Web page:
And dreamed not yet
of hands turned white;
If you have read my previous blogs, or talked to me in person, you know Catherine Cookson is my all-time favorite author. I cycled through every book I could find while in late junior high and early high school. When I went to Canada with my then fiancee to visit his parents, I found more Cookson books I could not find in the states (as she is an English author). I quickly snapped them up, happy as a clam that I had others.
But finally - alas - I had read through them all. However, I determined this year I was going to pick up some of my old favorites, including Cookson, so finding Pure as the Lily at a local Goodwill store for .99 made my day.
Mary Walton is the apple of her father's eye, but her mother is a cantankerous, nasty woman who despises her husband and Mary and has turned all her affection on her son, Jimmy. After a fall renders the elder Mrs. Walton unable to work, Mary assumes her mother's role as caretaker for the son of widower Ben Tollett. Mrs. Walton had previously wished to enter into an affair with him, but he soon has eyes only for Mary. When Mary makes a fateful decision one night, her life is changed and her family set onto a path of destruction from which there is no return.
Cookson writes about the harsh realities of choices, especially bad ones. Her characters are deeply flawed. Her villains are even more damaged. Sometimes there are religious overtones as people try to make sense of their world, but her writings are not considered religious / inspirational fiction. Her sagas oftentimes center around class conflict and poverty. Pure as the Lily was one of her shorter works and was written in 1972 about mid-way through her career. It is a tale of family disappointment and forgiveness, or maybe not.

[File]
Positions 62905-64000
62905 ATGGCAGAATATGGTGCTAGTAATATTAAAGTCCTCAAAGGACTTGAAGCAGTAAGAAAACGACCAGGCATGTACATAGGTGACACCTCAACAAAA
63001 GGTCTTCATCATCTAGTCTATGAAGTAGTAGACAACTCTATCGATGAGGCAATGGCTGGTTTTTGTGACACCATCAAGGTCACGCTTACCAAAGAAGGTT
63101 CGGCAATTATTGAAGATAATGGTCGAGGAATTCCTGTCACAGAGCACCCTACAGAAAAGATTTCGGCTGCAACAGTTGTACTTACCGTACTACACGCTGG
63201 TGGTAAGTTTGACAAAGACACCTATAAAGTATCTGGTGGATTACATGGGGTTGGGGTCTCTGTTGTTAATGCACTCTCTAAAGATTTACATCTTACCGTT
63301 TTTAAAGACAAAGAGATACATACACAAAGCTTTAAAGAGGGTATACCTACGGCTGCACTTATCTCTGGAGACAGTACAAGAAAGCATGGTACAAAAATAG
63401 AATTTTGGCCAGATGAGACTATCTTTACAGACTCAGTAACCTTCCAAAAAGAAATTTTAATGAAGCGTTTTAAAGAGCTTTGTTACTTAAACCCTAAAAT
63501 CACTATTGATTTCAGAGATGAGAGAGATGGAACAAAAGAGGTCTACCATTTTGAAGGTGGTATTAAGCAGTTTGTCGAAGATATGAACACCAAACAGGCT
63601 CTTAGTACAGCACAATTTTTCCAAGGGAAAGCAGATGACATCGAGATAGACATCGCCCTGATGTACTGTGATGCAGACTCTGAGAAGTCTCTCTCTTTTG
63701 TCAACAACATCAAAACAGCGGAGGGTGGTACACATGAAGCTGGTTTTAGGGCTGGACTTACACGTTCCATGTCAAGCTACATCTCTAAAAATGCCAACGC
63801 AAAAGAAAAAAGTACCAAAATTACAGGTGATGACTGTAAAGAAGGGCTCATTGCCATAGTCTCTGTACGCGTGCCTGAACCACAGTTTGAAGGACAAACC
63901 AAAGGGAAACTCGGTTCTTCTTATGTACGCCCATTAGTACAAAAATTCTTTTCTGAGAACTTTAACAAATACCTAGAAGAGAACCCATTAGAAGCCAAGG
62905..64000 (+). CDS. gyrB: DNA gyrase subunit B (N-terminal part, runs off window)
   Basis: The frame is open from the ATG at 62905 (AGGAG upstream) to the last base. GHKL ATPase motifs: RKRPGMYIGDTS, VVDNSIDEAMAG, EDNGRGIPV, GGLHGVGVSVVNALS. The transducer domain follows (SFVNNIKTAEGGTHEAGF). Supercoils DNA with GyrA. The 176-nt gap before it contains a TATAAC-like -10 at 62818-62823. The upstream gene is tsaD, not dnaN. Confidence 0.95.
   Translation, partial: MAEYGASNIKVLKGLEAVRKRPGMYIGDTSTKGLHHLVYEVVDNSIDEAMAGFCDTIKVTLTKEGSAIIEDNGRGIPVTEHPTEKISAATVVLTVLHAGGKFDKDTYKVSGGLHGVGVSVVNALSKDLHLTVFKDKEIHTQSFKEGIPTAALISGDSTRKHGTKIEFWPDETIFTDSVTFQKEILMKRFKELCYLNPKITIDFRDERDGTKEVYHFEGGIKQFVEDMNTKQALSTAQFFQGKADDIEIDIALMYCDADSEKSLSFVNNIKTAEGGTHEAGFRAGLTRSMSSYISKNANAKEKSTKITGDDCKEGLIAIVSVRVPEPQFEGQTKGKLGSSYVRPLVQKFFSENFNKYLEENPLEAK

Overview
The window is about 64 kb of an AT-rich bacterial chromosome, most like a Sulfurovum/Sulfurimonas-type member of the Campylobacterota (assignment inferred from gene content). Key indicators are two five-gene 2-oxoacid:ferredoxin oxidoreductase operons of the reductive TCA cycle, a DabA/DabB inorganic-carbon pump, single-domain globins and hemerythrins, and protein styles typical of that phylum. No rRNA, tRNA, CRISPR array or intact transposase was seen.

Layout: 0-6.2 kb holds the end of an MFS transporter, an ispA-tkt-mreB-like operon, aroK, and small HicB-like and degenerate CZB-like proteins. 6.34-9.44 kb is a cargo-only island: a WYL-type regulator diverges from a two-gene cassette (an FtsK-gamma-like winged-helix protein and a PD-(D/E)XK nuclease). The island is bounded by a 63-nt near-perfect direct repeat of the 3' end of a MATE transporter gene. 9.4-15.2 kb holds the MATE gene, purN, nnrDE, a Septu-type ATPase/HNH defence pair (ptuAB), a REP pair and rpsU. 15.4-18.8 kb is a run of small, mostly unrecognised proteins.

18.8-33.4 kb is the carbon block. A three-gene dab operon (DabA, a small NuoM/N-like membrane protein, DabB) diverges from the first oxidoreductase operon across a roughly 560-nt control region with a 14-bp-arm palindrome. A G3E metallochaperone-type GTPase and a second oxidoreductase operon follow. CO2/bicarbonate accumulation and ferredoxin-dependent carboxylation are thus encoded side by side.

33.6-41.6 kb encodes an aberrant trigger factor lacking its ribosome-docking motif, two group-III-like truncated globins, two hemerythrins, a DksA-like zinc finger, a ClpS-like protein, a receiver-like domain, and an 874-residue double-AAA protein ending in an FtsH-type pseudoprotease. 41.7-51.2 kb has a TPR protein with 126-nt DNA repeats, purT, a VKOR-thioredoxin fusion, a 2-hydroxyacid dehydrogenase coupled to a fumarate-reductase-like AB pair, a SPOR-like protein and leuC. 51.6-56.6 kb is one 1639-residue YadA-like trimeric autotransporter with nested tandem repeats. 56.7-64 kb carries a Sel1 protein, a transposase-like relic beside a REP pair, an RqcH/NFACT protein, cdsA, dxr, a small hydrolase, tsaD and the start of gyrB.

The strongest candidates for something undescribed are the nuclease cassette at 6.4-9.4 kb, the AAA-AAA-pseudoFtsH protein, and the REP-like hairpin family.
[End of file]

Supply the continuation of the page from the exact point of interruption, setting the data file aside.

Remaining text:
Now, let me say it has been a loooonnnnngggg time since I have read a Cookson book, and the somewhat longer, flowery sentences threw me for a minute. Modern authors (yours truly included) have learned to say the same sorts of things with fewer words. And there was at least one time I found myself skimming through a few paragraphs. However, I was irked when I had to put the book down (because, you know, it has been so long since I read these books it is like reading them all over again), and I easily picked it up to continue. That is always a good sign with me.
I do vaguely recall after reading this book for the first time years ago that it was not one of my more favorite Cookson books. That has not changed, and in fact, this book is not rated as highly as some of her other books. I enjoyed the first part about Mary, but the middle and ending, about Jimmy and Mary's granddaughter, Pat, while holding my attention, did not resonate as well with me. Having said that, Pure as the Lily is still worth the read.
Next time, though, I will be picking up a Cookson that I remember as a favorite - and there are plenty to choose from!
Buy Pure as the Lily on Amazon.
The book is available at a number of other retail outlets. A quick google search should turn those up.
To read more about Catherine Cookson go here.